In February of 2014, I was terrified of playing my songs in front of people. Sure, I would daydream about it and spend hours playing chords, writing lyrics, watching performances of my heroes, but I had made no efforts to take the tunes out of my living room. Fortunately, something came along that shook up my little world of comfort. It was the Lion and Pirate open mic at Malvern Books, conveniently located just two blocks away from the living room where my songs had been confined for the last several years.
|Myself in the latest incarnation of Dude Choir|
playing at the second anniversary of the open mic.
(All photos are courtesy of Malvern Books)
This open mic was co-hosted by VSA Texas and the Coalition of Texans with Disabilities’ Pen 2 Paper Writing Contest, and what set it apart from the dozens of other Austin open mics was that it was completely accessible. The door was open. The crowd was friendly. The stage was spacious and level with the audience. It was here, in February of 2014, that I performed my songs live for the first time in more than four years and that Dude Choir, the collective of myself and a rotating cast of dudes (i.e., my musical attendants who have also become great friends), made its debut appearance.Since then I have played the Lion and Pirate at least a dozen times with different dudes and different songs. When I think about my most recent musical accomplishments – playing a set at the Our Lives Conference in El Paso or recording and releasing my own CD – I realize they would not have been possible without the support I have received from this humble open mic. To me, it's not just an open mic. It's a highlight of each month. It's motivation to keep creating.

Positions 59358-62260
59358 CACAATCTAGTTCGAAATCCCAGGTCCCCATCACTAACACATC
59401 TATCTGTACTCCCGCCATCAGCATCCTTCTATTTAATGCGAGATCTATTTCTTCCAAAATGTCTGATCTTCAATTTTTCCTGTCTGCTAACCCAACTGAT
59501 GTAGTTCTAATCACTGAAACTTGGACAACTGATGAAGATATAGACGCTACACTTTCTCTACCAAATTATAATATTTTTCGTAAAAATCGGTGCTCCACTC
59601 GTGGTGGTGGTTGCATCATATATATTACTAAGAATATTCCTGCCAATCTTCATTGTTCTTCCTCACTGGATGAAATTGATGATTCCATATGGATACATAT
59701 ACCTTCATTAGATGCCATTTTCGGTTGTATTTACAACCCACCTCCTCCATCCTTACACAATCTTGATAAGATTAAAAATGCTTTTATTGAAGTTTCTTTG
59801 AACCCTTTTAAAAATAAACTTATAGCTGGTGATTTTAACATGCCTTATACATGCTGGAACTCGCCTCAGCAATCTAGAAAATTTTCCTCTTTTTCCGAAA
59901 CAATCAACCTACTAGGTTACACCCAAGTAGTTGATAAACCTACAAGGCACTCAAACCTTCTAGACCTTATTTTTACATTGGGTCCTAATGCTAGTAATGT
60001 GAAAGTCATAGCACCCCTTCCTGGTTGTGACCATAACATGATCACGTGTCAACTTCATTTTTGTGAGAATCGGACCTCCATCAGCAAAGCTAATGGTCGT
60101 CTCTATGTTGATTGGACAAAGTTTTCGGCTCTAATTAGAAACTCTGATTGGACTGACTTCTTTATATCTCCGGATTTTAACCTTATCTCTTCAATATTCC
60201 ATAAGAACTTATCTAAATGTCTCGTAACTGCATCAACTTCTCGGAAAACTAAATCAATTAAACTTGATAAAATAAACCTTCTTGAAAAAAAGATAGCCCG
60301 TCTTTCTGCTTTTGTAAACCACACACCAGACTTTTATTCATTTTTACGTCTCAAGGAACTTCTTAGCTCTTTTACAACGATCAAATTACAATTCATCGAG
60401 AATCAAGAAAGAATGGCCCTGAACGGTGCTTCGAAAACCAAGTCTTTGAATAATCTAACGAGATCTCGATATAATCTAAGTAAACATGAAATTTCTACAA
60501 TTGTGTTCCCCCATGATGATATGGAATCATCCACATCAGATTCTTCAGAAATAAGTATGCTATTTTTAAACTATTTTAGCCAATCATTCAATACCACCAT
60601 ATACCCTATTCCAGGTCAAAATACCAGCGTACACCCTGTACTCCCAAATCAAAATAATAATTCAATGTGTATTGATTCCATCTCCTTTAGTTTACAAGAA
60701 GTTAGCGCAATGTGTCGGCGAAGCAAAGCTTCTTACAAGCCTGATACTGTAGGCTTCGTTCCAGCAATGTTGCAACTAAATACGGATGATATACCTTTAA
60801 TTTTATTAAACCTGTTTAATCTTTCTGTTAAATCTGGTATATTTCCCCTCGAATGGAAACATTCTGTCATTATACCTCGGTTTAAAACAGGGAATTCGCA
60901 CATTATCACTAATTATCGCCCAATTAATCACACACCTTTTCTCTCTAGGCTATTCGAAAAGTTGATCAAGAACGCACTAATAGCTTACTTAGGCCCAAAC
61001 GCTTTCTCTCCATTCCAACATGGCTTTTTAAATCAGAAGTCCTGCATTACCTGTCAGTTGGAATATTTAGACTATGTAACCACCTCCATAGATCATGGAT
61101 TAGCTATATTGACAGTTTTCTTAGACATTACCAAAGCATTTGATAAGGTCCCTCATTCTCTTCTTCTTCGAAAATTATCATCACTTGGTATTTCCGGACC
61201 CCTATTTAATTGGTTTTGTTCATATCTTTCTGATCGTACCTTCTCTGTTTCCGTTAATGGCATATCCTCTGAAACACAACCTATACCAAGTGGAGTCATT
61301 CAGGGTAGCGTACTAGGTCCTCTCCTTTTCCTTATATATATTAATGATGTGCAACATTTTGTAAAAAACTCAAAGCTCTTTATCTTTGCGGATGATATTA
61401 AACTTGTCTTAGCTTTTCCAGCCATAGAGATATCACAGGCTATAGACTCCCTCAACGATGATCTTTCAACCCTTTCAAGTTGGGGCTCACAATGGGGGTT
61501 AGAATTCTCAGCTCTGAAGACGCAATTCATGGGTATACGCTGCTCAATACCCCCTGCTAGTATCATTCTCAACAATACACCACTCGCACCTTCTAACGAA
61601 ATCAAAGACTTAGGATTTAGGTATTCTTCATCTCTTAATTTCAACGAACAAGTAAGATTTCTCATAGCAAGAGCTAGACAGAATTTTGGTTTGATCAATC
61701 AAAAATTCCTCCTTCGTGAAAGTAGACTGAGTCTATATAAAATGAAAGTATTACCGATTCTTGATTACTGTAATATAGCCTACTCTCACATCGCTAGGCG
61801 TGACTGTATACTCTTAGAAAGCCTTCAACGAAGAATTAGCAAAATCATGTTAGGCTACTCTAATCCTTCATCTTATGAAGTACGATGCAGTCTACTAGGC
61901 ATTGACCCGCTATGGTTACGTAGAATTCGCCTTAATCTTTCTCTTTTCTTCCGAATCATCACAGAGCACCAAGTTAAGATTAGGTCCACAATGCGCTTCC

|Bear reads a poem to a crowd at Malvern Books. Bear said of the open mic,|
"The energy there is very open. I feel inspired by the diversity
of the performers there. Everyone pushes everyone up."
"When I arrive at Malvern, people that I've never met are already there, waiting for the show to start; performers are setting up; the space is filling with conversations and laughter. And once we get going, the show runs way past our allotted hour. J-Bo, a member of The Old Hats (by now a staple at the Lion and Pirate), summarized this transition best: 'this is turning into a community.' It's more than the stories that people come to tell, sing, recite, or even express without words; it's that we're all there, listening to each other together."
So come on down and join our community! Email firstname.lastname@example.org to get on our email list or attend our next open mic at Malvern Books, 613 West 29th Street in Austin.